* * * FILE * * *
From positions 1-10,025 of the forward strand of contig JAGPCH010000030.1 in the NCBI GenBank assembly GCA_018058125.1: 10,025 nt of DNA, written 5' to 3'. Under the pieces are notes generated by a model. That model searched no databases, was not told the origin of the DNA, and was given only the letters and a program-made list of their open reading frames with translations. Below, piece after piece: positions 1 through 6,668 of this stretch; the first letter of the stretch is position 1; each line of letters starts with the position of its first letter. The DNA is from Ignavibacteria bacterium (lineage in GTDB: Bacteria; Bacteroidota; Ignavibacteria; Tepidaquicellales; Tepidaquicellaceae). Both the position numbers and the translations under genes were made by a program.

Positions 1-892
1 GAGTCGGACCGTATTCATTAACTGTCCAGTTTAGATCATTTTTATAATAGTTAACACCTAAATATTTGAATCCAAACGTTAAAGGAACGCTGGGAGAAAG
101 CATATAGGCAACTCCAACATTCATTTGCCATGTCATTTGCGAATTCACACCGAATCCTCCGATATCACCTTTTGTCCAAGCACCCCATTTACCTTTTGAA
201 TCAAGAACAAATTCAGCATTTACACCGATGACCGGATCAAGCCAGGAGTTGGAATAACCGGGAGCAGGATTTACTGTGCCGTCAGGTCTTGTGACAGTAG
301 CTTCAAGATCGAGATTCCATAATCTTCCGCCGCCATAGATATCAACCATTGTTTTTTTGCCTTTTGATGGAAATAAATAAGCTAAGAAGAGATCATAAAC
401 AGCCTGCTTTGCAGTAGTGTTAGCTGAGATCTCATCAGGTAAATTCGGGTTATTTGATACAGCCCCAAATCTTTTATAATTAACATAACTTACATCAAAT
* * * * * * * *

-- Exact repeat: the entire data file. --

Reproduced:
From positions 1-10,025 of the forward strand of contig JAGPCH010000030.1 in the NCBI GenBank assembly GCA_018058125.1: 10,025 nt of DNA, written 5' to 3'. Under the pieces are notes generated by a model. That model searched no databases, was not told the origin of the DNA, and was given only the letters and a program-made list of their open reading frames with translations. Below, piece after piece: positions 1 through 6,668 of this stretch; the first letter of the stretch is position 1; each line of letters starts with the position of its first letter. The DNA is from Ignavibacteria bacterium (lineage in GTDB: Bacteria; Bacteroidota; Ignavibacteria; Tepidaquicellales; Tepidaquicellaceae). Both the position numbers and the translations under genes were made by a program.

Positions 1-892
1 GAGTCGGACCGTATTCATTAACTGTCCAGTTTAGATCATTTTTATAATAGTTAACACCTAAATATTTGAATCCAAACGTTAAAGGAACGCTGGGAGAAAG
101 CATATAGGCAACTCCAACATTCATTTGCCATGTCATTTGCGAATTCACACCGAATCCTCCGATATCACCTTTTGTCCAAGCACCCCATTTACCTTTTGAA
201 TCAAGAACAAATTCAGCATTTACACCGATGACCGGATCAAGCCAGGAGTTGGAATAACCGGGAGCAGGATTTACTGTGCCGTCAGGTCTTGTGACAGTAG
301 CTTCAAGATCGAGATTCCATAATCTTCCGCCGCCATAGATATCAACCATTGTTTTTTTGCCTTTTGATGGAAATAAATAAGCTAAGAAGAGATCATAAAC
401 AGCCTGCTTTGCAGTAGTGTTAGCTGAGATCTCATCAGGTAAATTCGGGTTATTTGATACAGCCCCAAATCTTTTATAATTAACATAACTTACATCAAAT